NEW YORK (Aug. 28)
In this year’s New York City mayoral race, Jews are not the biggest news, but they are making some headlines.
A decade after the Crown Heights “pogrom,” no overarching issue has galvanized the city’s 1 million-strong Jewish community in advance of the Sept. 11 primary: Anti-Semitism is a nonissue; none of the four Democratic candidates is pandering to the Jewish vote; and while two of the Democratic candidates are Jewish, all are public servants that are pro-Israel and supportive of Jewish concerns.
Leading the Democratic pack to replace Mayor Rudy Giuliani are Mark Green, New York’s public advocate; Alan Hevesi, the city comptroller; Peter Vallone, the city council speaker; and Fernando Ferrer, the Bronx borough president.
Each attracts his share of Jewish voters, as well as sizeable support from the city’s myriad ethnic, religious and racial groups.
If none of the four garners 40 percent of the vote, a runoff between the top two will be held Sept. 25.
“Each of the candidates has a long track record of public service and has developed warm relations with the Jewish votership; their views are within the comfort zone of the Jewish community,” said Michael Miller, executive vice president of the Jewish Community Relations Council of New York.
Jewish-tipped comments or issues indeed have surfaced during the campaign, but the general calm is enabling New York Jews to think in terms of voting as New Yorkers who happen to be Jewish.
“It’s a good position to be in — where you don’t have to worry about somebody getting in,” said William Rapfogel, executive director of the Metropolitan Council on Jewish Poverty. “It’s a welcome relief not to be pandered to, and to deal with the same substantive issues that the ordinary New Yorker is interested in — crime, transportation, education and housing.”
On the Republican side, the clear front-runner in the Sept. 11 primary is a third Jew: billionaire Michael Bloomberg, founder of the Bloomberg financial services empire. Bloomberg will face Herman Badillo, the chairman of
the Board of Trustees of the City University of New York and a perennial candidate for public office.
Yet New Yorkers overwhelmingly vote Democratic, so the winner of the Democratic primary generally sweeps into office.
An exception was 1993, when the moons aligned for Republican Giuliani. Under then-Mayor David Dinkins, crime was perceived as rampant, and residents felt an iron fist was needed.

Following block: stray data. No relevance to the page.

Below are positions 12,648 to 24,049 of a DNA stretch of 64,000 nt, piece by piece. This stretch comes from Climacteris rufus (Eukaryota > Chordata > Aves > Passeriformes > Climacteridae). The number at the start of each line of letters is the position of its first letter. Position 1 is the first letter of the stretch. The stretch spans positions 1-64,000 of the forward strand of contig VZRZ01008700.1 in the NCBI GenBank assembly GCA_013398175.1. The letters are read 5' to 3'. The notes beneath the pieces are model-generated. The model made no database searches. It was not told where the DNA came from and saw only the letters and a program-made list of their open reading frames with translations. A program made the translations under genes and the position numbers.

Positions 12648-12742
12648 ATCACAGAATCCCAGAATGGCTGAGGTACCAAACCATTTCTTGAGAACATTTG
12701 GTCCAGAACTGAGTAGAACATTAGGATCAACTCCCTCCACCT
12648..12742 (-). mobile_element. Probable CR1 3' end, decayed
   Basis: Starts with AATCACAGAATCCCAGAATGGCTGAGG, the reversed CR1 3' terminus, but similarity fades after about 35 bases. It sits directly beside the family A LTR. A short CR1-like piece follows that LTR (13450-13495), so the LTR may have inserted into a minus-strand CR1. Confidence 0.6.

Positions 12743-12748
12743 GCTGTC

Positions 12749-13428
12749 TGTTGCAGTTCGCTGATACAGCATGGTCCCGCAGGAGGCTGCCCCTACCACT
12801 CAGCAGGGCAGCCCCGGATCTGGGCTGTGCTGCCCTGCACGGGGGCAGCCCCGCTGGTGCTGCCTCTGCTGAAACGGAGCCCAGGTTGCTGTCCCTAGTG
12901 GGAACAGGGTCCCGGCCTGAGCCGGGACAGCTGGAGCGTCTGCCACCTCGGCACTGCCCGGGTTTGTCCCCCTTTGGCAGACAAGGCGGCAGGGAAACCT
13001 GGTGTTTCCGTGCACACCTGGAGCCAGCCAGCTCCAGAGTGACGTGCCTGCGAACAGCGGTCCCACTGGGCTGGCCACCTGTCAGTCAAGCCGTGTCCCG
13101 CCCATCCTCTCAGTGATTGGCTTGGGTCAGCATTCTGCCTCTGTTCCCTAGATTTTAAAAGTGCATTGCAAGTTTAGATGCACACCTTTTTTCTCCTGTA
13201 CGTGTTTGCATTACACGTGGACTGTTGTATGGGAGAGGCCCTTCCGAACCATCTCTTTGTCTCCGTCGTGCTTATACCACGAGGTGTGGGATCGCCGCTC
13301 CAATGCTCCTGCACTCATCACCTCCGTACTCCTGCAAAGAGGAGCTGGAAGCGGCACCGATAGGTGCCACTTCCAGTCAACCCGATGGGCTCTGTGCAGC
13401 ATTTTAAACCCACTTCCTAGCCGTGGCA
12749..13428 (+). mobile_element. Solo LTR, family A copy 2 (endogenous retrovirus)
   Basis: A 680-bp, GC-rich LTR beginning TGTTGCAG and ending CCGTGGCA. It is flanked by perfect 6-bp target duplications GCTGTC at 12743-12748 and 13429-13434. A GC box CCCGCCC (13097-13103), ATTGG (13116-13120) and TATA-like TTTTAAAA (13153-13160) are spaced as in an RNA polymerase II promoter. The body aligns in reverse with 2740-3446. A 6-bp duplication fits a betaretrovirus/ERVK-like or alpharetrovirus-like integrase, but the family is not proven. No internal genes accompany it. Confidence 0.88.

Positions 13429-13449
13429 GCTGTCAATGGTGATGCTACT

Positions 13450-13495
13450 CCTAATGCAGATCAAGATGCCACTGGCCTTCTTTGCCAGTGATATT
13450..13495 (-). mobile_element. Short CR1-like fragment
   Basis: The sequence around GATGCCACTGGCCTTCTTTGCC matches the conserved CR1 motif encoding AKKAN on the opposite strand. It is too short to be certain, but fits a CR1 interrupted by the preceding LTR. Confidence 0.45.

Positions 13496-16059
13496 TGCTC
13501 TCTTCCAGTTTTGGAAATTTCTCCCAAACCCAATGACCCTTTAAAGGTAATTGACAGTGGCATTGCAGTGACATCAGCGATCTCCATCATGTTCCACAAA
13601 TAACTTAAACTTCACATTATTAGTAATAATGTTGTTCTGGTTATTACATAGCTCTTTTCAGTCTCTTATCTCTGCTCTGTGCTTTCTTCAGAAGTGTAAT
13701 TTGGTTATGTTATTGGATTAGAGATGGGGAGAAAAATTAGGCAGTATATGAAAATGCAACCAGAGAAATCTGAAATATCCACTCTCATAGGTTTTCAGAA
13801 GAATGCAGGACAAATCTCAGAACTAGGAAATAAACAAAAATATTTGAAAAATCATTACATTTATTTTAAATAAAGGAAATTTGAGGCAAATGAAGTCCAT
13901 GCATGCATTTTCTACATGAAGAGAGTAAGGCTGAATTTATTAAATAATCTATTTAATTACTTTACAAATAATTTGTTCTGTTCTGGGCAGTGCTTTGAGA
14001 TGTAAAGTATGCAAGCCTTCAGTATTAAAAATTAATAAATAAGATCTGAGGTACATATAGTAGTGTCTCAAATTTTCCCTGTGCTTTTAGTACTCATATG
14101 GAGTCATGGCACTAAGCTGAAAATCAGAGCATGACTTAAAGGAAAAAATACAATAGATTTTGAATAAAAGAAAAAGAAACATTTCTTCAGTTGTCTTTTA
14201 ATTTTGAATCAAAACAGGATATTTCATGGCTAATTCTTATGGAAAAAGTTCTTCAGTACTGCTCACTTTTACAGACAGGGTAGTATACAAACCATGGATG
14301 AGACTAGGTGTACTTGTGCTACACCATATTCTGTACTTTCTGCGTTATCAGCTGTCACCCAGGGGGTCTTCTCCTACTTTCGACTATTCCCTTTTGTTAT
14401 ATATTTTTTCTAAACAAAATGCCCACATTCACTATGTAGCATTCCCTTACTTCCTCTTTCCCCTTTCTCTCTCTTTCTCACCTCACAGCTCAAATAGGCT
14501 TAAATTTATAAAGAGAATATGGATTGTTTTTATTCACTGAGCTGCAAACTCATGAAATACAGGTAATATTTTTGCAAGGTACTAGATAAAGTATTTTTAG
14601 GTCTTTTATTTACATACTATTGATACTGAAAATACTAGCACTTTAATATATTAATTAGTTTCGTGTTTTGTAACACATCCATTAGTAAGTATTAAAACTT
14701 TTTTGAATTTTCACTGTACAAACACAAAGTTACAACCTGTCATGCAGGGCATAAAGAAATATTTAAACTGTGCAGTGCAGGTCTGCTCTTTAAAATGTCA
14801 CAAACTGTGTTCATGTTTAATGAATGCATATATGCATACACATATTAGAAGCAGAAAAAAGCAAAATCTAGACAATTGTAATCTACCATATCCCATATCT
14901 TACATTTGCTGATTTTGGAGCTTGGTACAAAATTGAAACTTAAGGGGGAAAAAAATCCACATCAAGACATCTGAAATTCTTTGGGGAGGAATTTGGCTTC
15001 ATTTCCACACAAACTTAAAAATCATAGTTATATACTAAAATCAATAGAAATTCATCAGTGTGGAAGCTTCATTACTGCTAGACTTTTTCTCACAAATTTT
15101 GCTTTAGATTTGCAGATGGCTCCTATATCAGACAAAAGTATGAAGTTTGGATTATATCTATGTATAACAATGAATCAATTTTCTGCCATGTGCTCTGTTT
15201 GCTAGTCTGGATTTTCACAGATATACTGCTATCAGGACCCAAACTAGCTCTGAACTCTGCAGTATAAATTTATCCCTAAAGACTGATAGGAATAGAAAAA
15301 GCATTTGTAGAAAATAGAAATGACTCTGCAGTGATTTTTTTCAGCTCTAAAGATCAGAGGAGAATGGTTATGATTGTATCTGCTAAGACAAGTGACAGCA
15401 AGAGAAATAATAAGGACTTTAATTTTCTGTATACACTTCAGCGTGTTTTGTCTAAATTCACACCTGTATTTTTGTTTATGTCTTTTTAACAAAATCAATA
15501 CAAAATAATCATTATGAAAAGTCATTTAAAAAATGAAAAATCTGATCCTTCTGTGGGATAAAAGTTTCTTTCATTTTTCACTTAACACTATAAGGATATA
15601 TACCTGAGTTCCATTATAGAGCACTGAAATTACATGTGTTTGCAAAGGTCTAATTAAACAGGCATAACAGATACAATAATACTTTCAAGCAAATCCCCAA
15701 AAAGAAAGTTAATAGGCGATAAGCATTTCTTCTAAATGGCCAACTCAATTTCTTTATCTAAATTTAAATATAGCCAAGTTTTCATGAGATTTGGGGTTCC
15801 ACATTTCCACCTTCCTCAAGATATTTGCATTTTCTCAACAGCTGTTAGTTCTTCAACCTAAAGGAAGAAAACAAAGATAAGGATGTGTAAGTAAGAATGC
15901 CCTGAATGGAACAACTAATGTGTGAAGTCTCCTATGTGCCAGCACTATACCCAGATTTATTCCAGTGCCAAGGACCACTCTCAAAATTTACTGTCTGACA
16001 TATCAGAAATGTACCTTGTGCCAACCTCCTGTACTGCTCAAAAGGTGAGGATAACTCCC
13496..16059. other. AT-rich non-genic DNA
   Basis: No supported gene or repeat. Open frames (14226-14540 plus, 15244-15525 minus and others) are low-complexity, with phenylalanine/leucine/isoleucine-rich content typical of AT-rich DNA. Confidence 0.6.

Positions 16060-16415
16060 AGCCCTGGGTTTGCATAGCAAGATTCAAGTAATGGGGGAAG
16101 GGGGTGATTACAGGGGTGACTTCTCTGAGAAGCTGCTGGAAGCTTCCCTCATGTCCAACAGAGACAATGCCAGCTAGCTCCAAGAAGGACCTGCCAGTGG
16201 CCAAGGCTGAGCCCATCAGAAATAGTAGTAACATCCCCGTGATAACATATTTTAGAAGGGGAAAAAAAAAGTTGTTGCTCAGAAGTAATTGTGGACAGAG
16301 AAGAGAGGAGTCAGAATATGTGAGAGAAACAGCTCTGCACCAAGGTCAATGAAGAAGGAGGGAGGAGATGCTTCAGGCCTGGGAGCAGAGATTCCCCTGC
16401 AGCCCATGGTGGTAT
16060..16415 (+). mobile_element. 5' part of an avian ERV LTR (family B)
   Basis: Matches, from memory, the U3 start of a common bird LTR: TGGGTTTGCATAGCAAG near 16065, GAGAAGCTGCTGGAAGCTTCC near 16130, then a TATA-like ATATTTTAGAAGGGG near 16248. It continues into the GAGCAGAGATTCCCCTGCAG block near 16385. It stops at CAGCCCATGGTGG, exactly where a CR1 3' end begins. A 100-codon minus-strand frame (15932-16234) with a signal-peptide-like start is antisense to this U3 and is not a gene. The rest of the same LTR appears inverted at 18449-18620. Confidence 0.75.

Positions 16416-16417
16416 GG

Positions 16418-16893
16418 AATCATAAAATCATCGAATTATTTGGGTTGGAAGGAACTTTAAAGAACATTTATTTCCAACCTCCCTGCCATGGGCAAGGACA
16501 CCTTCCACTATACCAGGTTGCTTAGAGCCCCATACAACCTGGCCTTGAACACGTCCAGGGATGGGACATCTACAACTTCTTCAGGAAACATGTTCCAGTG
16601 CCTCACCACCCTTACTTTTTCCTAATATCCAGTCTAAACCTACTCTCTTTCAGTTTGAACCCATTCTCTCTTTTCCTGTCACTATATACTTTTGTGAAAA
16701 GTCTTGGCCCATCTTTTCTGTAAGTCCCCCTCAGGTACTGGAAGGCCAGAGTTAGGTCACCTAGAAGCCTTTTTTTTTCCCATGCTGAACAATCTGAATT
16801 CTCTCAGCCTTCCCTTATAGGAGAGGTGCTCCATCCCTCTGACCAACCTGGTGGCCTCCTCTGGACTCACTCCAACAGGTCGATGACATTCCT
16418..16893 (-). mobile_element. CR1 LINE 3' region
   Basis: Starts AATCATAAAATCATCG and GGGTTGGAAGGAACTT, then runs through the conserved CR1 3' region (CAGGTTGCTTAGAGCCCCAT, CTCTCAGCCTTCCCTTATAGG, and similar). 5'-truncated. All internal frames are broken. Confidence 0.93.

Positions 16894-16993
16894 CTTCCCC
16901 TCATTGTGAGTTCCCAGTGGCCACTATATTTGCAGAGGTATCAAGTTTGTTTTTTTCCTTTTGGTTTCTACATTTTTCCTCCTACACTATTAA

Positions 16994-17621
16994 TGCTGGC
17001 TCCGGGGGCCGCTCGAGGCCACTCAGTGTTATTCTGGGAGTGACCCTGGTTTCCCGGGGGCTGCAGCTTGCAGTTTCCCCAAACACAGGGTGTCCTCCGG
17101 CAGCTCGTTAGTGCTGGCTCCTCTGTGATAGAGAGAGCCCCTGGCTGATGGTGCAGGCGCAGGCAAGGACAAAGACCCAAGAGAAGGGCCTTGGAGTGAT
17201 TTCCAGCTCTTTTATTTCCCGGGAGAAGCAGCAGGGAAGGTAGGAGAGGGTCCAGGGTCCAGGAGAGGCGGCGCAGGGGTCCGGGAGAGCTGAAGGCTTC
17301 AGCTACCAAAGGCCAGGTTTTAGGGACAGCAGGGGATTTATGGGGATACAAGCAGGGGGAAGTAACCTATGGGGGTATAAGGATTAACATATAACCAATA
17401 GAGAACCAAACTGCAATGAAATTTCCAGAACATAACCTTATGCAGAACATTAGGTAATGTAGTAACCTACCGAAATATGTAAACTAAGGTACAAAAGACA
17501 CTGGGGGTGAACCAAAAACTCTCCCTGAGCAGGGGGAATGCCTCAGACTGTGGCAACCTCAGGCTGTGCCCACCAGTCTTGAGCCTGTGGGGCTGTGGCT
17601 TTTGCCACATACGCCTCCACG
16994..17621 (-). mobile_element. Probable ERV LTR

Jews, especially, were on edge.
On Aug. 19, 1991, a Chasidic Jew in the Crown Heights section of Brooklyn accidentally drove his car into 7-year- old Gavin Cato, killing the black child.
Hours later, a mob of blacks chased and stabbed to death Yankel Rosenbaum, an Australian Jewish scholar.
Three more days of anti-Jewish rioting followed, which Jewish leaders described as a pogrom because the city police seemed reluctant to intervene.
When Giuliani offered himself as a tough-on-crime candidate, the Jewish community flocked to him.
Giuliani unleashed his police force, driving down the crime rate. But the police trampled civil rights to do it, say minorities, the segment that often bore the brunt of police action.
Nevertheless, Giuliani’s policies — coupled with the booming economy — boosted the overall quality of life, won him a second term in 1997 and turned the city into one of the world’s premier tourist destinations.
The mayoral contenders criticizes Giuliani’s policies, but in deference to his popularity among “Giuliani Democrats,” are careful not to be too strident.
Rather, they portray themselves as “Giuliani with compassion,” and vow to improve the school system.
Needless to say, the Jewish community does have its concerns.
For example, there’s the shifting demographics of New York.
The Jewish community in recent years has absorbed some 250,000 Jewish immigrants from the former Soviet Union.
Meanwhile, Hispanics, African-Americans, Haitians and Asians now comprise a majority of the city’s population. Just 38 percent of the city is white.
With memories of the Crown Heights riots still fresh, some fear a deterioration of race relations under a Democratic administration. These concerns were fueled by comments made in April by Bruce Teitelbaum, a Jew who is a top adviser to Giuliani.